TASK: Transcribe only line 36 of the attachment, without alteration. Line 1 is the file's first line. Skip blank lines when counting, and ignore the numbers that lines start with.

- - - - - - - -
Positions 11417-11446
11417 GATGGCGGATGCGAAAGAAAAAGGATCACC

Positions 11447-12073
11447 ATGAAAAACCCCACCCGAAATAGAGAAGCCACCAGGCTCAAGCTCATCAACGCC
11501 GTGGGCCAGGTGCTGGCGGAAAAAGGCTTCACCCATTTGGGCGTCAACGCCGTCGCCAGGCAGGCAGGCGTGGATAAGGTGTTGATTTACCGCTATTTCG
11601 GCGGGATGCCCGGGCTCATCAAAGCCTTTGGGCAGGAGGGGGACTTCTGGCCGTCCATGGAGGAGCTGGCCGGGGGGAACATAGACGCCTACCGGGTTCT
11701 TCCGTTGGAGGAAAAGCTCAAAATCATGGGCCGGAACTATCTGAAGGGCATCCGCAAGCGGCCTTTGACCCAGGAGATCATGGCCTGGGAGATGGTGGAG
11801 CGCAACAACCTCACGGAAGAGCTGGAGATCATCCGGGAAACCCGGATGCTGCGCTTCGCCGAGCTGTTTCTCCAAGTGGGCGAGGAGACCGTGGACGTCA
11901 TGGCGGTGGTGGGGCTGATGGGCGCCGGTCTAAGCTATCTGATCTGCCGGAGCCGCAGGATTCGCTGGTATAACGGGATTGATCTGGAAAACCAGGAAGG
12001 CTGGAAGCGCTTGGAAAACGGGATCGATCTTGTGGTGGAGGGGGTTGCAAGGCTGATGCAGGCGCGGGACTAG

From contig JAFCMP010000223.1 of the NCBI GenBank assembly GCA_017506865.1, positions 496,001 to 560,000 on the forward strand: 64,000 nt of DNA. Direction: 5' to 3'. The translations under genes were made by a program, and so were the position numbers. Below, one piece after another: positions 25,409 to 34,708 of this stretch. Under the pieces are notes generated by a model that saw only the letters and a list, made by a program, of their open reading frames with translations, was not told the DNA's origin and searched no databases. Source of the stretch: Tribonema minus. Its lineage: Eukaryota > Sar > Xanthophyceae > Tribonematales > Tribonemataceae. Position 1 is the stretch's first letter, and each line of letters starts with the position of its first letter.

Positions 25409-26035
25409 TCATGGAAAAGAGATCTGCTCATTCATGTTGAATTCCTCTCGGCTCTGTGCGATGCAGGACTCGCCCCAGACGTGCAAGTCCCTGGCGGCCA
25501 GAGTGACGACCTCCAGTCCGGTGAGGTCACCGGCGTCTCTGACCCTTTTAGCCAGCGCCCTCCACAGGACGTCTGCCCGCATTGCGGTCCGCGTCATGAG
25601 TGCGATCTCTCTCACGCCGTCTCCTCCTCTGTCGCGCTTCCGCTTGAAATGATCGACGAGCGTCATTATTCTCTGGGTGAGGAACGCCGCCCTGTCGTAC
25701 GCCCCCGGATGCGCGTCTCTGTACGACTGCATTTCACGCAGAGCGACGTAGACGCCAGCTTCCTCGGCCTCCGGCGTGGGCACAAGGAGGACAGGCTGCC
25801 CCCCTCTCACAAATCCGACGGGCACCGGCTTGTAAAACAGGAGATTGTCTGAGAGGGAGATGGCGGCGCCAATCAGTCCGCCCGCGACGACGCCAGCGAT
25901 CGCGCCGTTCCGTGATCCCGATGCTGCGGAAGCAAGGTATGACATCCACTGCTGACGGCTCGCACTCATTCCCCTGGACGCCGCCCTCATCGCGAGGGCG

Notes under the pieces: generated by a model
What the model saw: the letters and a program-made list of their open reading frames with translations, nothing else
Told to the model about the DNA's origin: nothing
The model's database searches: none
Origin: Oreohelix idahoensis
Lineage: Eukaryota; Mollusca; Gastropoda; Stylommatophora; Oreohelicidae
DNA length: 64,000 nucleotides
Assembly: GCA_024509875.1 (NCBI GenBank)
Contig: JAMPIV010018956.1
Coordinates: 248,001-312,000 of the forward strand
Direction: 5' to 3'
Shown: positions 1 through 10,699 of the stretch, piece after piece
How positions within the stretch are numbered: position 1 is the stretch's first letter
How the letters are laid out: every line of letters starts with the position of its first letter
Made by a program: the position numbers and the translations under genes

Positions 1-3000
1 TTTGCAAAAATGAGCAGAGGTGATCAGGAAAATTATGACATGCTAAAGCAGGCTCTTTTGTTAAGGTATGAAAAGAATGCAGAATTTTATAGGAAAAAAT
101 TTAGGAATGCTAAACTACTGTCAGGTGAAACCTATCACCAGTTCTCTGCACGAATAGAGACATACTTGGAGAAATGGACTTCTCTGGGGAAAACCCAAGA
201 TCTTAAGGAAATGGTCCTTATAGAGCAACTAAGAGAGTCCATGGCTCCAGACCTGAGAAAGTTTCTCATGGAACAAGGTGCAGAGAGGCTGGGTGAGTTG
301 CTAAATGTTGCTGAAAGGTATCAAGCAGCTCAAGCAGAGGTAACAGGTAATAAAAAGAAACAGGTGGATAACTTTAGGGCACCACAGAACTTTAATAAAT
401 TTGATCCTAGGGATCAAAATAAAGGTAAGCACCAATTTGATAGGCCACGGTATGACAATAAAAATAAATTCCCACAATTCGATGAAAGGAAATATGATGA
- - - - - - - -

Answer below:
101 TTAGGAATGCTAAACTACTGTCAGGTGAAACCTATCACCAGTTCTCTGCACGAATAGAGACATACTTGGAGAAATGGACTTCTCTGGGGAAAACCCAAGA